How can ı convert datetime to smalldatetime in c# ? I'm taking the date and ı need to convert it to be accordance with database. It is forbidden to change the datatype of column in sql.

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  • Please show us the relevant code. You say you are converting, but do you mean in a where clause? During deserialization into your entity? Something else? Jun 5 '13 at 16:37
  • And since this is down-converting, you would do well to explain what you want from values that press the edges of smalldatetime boundary. Jun 5 '13 at 16:38
  • @MattJohnston I'm using entity framework. I guess I need to write a trigger to solve this problem.
    – kapozade
    Jun 5 '13 at 17:05

You can use the .NET DateTime type for your entity framework model, but tell EF that it uses a non-default column type in the database. You do this by overriding the OnModelCreating method of your DbContext, and using the HasColumnType method:

public class Foo    
    public int Id { get; set; }
    public DateTime IAmSoSmall { get; set; }    // wants to be smalldatetime in SQL

public class MyContext : DbContext
    public DbSet<Foo> Foos { get; set; }

    protected override void OnModelCreating(DbModelBuilder modelBuilder)
        var foo = modelBuilder.Entity<Foo>();
        foo.Property(f => f.IAmSoSmall).HasColumnType("smalldatetime");


Of course, you'll have to do the appropriate range-checking on your DateTime property to be sure that the stored values fall between those supported by SQL's smalldatetime. I guess you could do that with a property attribute like:

    [Range(typeof(DateTime), "1/1/1900", "6/6/2079")]
    public DateTime IAmSoSmall { get; set; }    // wants to be smalldatetime in SQL

...based on a valid range from January 1, 1900, through June 6, 2079, as documented on MSDN.

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    You can also change the column type using the data annotation [Column(TypeName="smalldatetime")]. See stackoverflow.com/a/4833477/1180926 Sep 15 '14 at 13:28
  • @Arithmomaniac Yes, it looks like as of EF 4.3.1 the column type data annotation works. Nice.
    – Myk Willis
    Sep 15 '14 at 17:50

Sql Server datetime and smalldatetime are both automatically mapped to and from the CLR's System.DateTime. A smalldatetime has a precision of 1 minute; a datetime has a precision of approximately 1/300 of a second (Don't ask why. It just is). Since the CLR's System.DateTime1 has a precision of 100-nanoseconds, the runtime takes care of rounding.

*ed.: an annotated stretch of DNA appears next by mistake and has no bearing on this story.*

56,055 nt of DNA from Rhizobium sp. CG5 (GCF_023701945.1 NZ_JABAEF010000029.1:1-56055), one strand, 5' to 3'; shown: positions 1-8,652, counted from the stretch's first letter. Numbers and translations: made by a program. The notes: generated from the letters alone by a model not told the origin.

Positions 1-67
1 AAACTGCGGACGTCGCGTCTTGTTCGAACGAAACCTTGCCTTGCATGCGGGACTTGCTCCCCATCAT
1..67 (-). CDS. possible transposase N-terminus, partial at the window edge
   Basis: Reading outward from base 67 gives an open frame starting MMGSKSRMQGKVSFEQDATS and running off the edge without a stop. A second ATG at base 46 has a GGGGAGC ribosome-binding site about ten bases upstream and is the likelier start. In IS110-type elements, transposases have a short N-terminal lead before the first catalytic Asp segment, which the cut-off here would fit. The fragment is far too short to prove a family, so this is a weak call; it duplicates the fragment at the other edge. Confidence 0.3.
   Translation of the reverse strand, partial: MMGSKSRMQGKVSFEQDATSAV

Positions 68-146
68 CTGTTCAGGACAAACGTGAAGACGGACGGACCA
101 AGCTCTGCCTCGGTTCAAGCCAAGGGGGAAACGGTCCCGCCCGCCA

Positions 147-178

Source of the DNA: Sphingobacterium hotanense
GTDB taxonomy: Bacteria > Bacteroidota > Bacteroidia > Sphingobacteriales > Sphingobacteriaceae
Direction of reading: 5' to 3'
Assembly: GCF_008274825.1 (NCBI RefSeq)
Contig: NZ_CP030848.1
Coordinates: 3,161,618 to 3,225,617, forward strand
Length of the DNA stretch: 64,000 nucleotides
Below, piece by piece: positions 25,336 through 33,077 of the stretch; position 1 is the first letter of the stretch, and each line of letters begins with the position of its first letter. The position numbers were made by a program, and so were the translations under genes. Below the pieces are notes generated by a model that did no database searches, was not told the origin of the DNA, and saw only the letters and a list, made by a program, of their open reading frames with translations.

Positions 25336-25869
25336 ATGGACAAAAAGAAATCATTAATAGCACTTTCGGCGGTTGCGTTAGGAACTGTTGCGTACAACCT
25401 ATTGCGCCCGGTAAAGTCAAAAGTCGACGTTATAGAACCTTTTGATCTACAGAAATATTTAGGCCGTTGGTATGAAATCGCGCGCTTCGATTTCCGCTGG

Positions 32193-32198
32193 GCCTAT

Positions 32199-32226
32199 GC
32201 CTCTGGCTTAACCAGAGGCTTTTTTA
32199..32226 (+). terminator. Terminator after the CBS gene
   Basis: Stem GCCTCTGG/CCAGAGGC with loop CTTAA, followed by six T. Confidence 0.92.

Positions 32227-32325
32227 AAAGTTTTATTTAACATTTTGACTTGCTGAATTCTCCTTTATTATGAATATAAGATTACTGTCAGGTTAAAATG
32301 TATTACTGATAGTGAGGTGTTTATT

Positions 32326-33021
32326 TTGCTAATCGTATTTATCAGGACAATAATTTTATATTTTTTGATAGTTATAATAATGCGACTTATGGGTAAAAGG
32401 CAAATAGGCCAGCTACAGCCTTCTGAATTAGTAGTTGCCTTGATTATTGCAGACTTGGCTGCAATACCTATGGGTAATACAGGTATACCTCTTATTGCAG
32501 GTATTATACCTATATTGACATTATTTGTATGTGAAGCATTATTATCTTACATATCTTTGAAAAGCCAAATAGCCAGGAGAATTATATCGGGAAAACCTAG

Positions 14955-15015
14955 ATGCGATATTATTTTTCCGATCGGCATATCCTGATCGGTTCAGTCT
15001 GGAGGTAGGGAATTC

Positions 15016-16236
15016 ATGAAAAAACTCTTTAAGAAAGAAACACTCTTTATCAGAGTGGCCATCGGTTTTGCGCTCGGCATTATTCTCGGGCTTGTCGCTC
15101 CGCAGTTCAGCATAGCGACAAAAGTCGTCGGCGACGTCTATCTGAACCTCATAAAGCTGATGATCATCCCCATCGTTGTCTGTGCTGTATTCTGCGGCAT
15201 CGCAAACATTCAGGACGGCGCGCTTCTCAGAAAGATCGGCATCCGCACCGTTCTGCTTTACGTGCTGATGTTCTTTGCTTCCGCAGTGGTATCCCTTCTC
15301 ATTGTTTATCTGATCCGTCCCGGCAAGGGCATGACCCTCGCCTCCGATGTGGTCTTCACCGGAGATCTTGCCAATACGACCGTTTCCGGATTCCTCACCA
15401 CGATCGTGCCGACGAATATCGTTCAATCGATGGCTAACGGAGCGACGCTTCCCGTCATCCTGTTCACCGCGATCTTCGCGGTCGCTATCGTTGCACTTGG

• smalldatetime is internally a 32-bit integer, containing a count of minutes since the smalldatetime epoch (1900-01-01 00:00).

    In conversion, seconds and fractional seconds are rounded using SQL Server's arcane date/time rounding rules, so the date 2013-01-31 23:59:59 gets rounded to the next date 2013-02-01 00:00:00'.

  • datetime is a pair of 32-bit integers internally. The high-order word is a count of days since the epoch; the low-order word is a count of milliseconds since start-of-day (00:00:00). The epoch of a datetime is 1900-01-01 00:00:00.000.

    And again, values are rounded in the conversion in the same arcane way, with franctional seconds getting placed into one of the appropriate millisecond buckets for SQL Server, a multiple of 3ms — there is no SQL Server `datetime value like 2013-05-01 13:57:23.004. That will get "rounded" to either 23.003ms or 23.006ms.

If you want more control over things, you'll need to adjust your datetime values in C# before sending them to the database.

  • Eh? SQL Server counts time in increments of 0.000, 0.003 or 0.007 seconds for no apparent reason. Always has since the Sybase days. Even then, under Windows NT, both BIOS and the WinNT system clock had a resolution c. 10ms. Sybase must have implemented their own time implementation using the CMOS "real-time" clock, bypassing BIOS. That chip ticked at something like 32.768 kHz to make binary arithmetic easy. Why they'd hammer that into unevenly sized buckets that don't mesh well with either a decimal values or it's binary representation. I'm sure it made sense to somebody at the time. Jun 5 '13 at 20:45
  • I totally misread that the first time as if you were saying there was no rational for the different precisions of datetime and smalldatetime, not catching on to the fact that your paranthetical referred to the arbitrary 1/300 s precision of datetime. Sheepishly removing my misguided comment now.
    – jball
    Jun 5 '13 at 21:20

Maybe you can do something like YourDateTime.Date

Normally, when you do that way, it will set time to 00:00:00.


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